Uni had started up again and it was great. I worked with David Shea a lot, and he changed the way I think. As did lessons with my fantastic mentor, Rob Vincs – and I craved my lessons with him. I also fell into a bizarre loophole with my subjects; I was 1up on uni and had the choice of free time, or free study of any Melbourne Uni subject I wanted. I thought seriously about doing something in the VCA Animation school, sadly the overhead proved too much (in terms of writing my own curriculum), and I dropped it for the free time.

I had a really great/relaxing day where I went to see the ACMI Pixar exhibition (which was better than expected) with Dani. Other things that got me out included DeJahGroove at the Night Cat, and Adrian Pertout’s marimba concerto, “An honourable silence”. It was good to see that old friends were still performing.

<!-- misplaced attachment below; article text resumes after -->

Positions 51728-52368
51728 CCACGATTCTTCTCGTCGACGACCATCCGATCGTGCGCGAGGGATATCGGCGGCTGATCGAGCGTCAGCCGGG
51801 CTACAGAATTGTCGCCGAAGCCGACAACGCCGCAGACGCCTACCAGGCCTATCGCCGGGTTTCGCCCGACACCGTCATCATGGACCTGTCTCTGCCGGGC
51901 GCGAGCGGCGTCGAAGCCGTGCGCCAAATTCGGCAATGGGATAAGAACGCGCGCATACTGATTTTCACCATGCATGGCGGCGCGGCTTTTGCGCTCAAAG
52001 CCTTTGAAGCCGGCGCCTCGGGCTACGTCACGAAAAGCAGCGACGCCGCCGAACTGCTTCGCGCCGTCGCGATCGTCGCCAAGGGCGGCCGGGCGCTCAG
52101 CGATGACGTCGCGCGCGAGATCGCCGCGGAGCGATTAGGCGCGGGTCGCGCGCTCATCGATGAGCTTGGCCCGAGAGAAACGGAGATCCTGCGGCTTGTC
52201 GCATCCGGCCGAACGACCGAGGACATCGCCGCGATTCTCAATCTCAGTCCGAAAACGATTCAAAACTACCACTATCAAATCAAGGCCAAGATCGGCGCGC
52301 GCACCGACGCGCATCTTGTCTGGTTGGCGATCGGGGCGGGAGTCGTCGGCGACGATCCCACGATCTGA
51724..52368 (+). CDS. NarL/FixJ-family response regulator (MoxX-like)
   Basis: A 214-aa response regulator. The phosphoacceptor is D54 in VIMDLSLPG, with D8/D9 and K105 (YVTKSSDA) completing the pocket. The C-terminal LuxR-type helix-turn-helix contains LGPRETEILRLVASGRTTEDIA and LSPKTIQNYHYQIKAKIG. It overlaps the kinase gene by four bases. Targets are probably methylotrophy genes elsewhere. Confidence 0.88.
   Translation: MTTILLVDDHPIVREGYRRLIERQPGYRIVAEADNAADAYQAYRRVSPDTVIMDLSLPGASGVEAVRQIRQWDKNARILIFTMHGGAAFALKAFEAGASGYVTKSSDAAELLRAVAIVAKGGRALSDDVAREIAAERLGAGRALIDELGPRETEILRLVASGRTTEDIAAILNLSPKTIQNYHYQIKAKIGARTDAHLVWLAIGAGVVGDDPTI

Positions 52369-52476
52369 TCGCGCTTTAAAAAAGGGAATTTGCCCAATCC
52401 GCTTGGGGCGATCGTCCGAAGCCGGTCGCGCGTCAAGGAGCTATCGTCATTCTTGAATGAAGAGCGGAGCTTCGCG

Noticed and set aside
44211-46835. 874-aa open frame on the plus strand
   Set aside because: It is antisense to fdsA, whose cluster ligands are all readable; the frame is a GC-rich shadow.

A quote that Tasha said once was resounding in my head: “by the time you get to final year uni, you’ll know who your friends are”.

I felt sadness sometimes. After a full kind of holiday period (July, after all, was a holiday), it was back to the usual: money issues, grant application stress, and work en masse. I missed the one David Shea lecture I was hanging out for (it was on depression), because I was composing my bloody New Music Ensemble piece for two and a half days straight. It really got to me, and felt like this:

Not working has meant a very harsh reality check: life as a composer. I’ve not had this little income before; and the inconsistency of work and pressures of output have been a very dominating culmination. Because of not having any money most of the time, I’ve been spending nearly all of my time doing extra work: applying for grants, scholarships, bursaries wherever I can.